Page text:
Two weeks ago, we attended a seminar given by Elisabeth Chau-hua Ho, a Textile and Clothing professor at the Fu Jen University (Taiwan) about her ‘one year experience’ in a small province on Shidong Area, China.
Originally from Taiwan, Professor Ho and her friend/colleague decided to swap their normal lives and families for simpler life surrounded by unknown people and a very different culture compared to what they were used to.
These two professors studied the Miao culture in depth, specially their clothing and jewelry, since that is how they characterize themselves.
It was very interesting to see how this small village lived and I imagine what an experience must have been for them.
Even thou the professor had studied ‘Miao’s dialect’, communication was still a difficulty, but overcome by their hospitality and good will of helping.
According to the professor, Women were the ones that ‘controlled the money’- this not only because women apparently had a ‘fortunate fate’, but also because they were the ones who would carry everyday a couple of heavy silver ornaments (and I say ‘fortunate fate’ because apparently, they believed that women would go straight to heaven when dead, but the men needed to work hard in order to ‘get inside heaven’).
Women did not have to leave for work but their ‘house duties’ would keep them pretty busy. They did not only have to do all the house chores, but were also responsible to make all the clothing. Believed to be a humiliation to buy clothes since clothing and their hair style was the way they would demonstrate their identity, women in this village managed to do weaving, embroidery, knitting and dying.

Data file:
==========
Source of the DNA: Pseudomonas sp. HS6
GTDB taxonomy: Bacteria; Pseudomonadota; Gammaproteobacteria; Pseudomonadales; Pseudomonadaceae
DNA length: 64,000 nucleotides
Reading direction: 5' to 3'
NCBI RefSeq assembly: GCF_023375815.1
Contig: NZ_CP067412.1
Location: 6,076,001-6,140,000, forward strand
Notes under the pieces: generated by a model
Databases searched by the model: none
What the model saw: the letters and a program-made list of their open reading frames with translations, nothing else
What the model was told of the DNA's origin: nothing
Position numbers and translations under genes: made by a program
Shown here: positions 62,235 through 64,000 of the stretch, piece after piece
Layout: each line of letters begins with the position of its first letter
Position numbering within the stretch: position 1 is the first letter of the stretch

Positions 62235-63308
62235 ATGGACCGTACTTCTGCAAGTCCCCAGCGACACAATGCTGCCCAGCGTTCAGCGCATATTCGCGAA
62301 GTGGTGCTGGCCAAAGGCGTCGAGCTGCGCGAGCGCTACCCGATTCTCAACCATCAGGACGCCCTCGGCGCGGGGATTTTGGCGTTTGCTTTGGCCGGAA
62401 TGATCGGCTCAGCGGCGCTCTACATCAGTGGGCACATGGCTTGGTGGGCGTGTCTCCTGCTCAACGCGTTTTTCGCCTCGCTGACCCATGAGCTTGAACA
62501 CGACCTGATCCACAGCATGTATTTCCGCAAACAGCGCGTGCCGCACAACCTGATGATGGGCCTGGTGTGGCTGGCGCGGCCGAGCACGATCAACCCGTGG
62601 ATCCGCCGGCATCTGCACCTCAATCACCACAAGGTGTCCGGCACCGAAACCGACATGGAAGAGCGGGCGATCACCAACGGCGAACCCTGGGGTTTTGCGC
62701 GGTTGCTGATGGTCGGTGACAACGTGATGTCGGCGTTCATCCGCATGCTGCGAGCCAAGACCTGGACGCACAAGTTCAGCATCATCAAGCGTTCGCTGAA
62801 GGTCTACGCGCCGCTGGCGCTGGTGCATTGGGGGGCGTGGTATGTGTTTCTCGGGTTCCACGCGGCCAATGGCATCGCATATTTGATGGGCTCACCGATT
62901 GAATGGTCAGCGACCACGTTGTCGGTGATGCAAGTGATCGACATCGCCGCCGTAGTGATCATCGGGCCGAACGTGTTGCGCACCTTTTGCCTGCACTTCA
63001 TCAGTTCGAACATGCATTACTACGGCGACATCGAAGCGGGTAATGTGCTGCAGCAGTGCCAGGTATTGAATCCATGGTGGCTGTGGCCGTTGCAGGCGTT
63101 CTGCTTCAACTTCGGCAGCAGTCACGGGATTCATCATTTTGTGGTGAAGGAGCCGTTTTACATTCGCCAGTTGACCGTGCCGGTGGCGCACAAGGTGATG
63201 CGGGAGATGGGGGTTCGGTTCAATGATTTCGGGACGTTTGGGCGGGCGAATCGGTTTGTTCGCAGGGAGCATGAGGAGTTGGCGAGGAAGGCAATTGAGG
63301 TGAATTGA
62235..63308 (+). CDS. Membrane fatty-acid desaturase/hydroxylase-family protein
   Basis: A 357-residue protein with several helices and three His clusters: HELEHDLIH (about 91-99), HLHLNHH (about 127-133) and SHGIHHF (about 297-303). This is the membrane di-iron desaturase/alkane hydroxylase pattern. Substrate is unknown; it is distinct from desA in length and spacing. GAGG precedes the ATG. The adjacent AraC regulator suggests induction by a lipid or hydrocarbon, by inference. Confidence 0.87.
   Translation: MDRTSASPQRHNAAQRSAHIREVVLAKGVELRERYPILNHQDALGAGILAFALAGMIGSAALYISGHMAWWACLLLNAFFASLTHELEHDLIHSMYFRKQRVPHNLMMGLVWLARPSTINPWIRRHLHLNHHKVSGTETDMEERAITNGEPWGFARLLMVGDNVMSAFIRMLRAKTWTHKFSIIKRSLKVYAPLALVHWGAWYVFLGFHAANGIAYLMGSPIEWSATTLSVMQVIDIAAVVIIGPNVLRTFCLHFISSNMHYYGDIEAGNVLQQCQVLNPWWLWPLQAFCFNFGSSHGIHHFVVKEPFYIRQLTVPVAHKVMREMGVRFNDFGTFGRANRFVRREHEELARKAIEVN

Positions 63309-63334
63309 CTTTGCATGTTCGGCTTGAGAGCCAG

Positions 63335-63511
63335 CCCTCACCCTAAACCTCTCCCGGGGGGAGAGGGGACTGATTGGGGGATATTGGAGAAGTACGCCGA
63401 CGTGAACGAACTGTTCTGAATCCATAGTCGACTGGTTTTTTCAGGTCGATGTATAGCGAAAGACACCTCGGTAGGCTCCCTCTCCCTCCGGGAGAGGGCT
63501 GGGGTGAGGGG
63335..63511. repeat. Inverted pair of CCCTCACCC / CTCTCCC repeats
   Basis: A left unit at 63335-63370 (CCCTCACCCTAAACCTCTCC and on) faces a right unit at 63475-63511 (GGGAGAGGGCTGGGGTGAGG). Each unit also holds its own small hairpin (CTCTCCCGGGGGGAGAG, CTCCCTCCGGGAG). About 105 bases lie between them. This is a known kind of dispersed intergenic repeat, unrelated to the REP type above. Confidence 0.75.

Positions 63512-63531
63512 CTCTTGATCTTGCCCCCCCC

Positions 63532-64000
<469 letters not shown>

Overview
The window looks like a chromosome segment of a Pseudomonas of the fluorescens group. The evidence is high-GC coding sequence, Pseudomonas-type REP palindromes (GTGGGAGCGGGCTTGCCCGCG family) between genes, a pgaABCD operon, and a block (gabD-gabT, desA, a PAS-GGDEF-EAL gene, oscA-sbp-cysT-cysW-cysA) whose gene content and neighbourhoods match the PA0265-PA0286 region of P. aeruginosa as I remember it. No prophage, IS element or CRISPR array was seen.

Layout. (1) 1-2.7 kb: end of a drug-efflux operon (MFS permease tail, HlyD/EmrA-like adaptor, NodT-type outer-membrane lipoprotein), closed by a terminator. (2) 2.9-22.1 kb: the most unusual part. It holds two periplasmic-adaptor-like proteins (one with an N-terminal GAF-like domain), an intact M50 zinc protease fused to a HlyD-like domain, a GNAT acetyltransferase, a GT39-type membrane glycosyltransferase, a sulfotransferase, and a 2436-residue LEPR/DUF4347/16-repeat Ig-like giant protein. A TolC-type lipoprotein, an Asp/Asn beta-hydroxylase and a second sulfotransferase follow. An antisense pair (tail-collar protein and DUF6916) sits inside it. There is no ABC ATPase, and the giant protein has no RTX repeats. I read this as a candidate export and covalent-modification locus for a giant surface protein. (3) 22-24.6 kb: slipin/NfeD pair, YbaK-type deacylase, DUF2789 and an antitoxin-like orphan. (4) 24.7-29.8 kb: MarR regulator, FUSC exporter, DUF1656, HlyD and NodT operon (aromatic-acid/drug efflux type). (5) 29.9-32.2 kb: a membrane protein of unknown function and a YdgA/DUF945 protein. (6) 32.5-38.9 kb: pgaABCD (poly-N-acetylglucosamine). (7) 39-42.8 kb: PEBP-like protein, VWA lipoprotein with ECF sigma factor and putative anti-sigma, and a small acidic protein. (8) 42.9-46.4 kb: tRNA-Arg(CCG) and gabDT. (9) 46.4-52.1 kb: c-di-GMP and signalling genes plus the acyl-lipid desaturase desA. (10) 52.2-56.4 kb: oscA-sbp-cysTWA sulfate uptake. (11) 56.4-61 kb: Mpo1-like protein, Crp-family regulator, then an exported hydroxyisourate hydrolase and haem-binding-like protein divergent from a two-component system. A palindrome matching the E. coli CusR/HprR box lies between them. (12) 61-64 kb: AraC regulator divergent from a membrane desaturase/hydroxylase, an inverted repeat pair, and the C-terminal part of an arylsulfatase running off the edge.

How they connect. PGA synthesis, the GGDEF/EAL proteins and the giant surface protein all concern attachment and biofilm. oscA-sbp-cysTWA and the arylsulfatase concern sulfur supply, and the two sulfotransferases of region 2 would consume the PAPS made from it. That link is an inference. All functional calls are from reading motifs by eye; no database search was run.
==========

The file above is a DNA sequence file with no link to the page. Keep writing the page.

Each one had their special role while manufacturing their clothing, however, techniques such as Embroidery could only be done in Summer, as a result, clothes would probably take 1 to 2 years to be completed.
An interesting fact that the professor mentioned was that women were not allowed to speak to men about clothing. This because, for them clothing symbolized their body, leading to sexual matters.
Girls would get married on average, when they reached their 20’s max, and had to carry as much silver ornaments as possible in order to find a good candidate. A candidate that even though they wouldn’t admit, it was somehow a ‘far relative’(according to the professor, they would marry people from their families, but not closely related, so that the silver offered by the bridal’s family would stay within the family).
The word Silver in Chinese, sounds like ‘meat’ being almost like a ‘daily necessity’. It was brought from Hunan Province and at the village they would design the ornaments with great detail in order to be peculiar and precious. Just recently they started using gold as well but gold would only symbolizes that they were ‘inside the trend’, since it was a foreigner recourse.
Her work inspired me so much, especially her attitude of giving up everything and just stay in this village with the purpose of coming back to give this village ‘a voice’ for the rest of the world.
who's voice do you plan to speak for?